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Kamarck, Edward (ed.) / Arts in society: the arts and the black revolution
(1968)

Neal, Larry
Notes and discussion: film and the black cultural revolution,   pp. 348-[351] PDF (3.4 MB)


Page 348

348      FILM AND THE BLACK
CULTURAL REVOLUTION
by Larry Neal
We are talking about a New Way.
We are talking about making "new gods."
One of the problems of the movement
for human rights has been its inability
to project new and more powerful
symbols. Failing to project a unique
cultural point-of-view, the movement,
until recently, floundered in a white haze
of contradictions. The most important
contradiction was in the movement's
tendency to hope that the establishment
communications media would present
a truthful picture of Afro-American reality.
It is ironic that the integrationist leaders
of the movement deeply believed in the
sincerity of the white news media.
Lacking a unique cultural attitude these
leaders honestly believed that the media
would truthfully transmit the complexity
of the Afro-American situation to the
dominant white society. What they failed
to understand is that much of the
racism in American society is directly
related to the cultural sphere of
television, radio, theatre, and the movies.
For years the Black man's image was
exploited and distorted in white
America's cultural expression. White
performers painted their faces black and
satirized Afro-American characters and
life styles. White minstrels made millions
acting out the racist assumptions of the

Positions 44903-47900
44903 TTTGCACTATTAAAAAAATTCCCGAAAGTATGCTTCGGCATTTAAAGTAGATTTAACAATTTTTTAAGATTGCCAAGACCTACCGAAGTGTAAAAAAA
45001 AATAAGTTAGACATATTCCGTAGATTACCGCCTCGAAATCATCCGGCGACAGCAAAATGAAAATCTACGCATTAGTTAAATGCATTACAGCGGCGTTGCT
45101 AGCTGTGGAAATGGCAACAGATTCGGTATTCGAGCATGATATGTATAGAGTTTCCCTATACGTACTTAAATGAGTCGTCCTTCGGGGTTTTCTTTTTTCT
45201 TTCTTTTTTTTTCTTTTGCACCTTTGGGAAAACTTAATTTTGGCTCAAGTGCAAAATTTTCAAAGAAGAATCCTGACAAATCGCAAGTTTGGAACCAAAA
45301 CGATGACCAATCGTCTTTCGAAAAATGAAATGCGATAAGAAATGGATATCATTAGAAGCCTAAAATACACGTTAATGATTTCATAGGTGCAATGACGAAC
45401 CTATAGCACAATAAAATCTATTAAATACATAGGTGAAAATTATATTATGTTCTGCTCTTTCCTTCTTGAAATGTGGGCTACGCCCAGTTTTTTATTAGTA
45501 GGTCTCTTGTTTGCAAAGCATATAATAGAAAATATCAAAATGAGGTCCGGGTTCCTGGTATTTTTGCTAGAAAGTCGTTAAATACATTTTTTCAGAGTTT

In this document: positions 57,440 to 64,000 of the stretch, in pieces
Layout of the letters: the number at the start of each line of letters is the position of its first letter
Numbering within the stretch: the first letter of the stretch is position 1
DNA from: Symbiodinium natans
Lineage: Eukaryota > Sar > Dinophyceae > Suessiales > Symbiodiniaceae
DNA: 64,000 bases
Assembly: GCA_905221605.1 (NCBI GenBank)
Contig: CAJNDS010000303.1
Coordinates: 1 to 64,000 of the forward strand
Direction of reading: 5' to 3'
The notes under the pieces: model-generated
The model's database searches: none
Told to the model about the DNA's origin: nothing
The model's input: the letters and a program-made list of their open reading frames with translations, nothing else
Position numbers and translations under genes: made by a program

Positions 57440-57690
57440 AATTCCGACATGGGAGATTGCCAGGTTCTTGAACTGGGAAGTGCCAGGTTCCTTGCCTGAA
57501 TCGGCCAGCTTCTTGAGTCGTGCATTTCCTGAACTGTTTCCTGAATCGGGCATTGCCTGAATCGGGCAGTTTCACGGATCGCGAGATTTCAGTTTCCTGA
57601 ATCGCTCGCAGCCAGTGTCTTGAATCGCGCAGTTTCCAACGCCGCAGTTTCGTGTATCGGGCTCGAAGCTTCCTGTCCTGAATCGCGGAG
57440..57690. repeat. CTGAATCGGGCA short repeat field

dominant white society, while B'ack
people were prohibited from performing
on the American stage. When they were
finally allowed to perform onstage, they
were relegated to stereotyped roles
created in the minstrel period.
The movie industry's emergence on the
American cultural scene must be seen
in this context. From its very beginning,
the movie has distorted the humanity
of Black America. Griffith started it with
the Birth of a Nation, a film oozing with
racist propaganda. Griffith's film must
be seen against the pervasive backdrop
of American racism. Based on a cheap
novel by Thomas Dixon entiled
The Clansman, it was transformed by
Griffith into a film whose main thrust
justified the systematic terror of the
Ku Klux Klan.
Griffith's film, therefore, has its
historical roots in the racist psyche
of American culture. In this culture the
Black man and the Indian rarely
have been honestly portrayed. The
Indian's culture was systematically
destroyed. The African's culture was also
substantially destroyed, but the Black
man survived to construct a "neo-African"
culture. It was this "neo-African"
culture that was co-opted by white
entertainers such as Daddy Rice, Paul
Whitman, and Al Jolson. Guided by
these kinds of cultural imperatives, the
film industry would have to be racist
in character.
Even serious attempts to deal with
Black people as human beings would
have to be marred by the latent
racism of white America's cultural
continuum. It is the responsibility of the
Black creative artist to correct
this situation:
The Negro creative intellectual must
also take action against the film-
producing conspiracy in the United
States, where a "one star" system has
been manufactured around Sidney
Poitier. He is supposed to represent the
cultural presence, the aspirations,
and the social pyschology of the largest
minority in the United States, a minority
whose population is considerably larger


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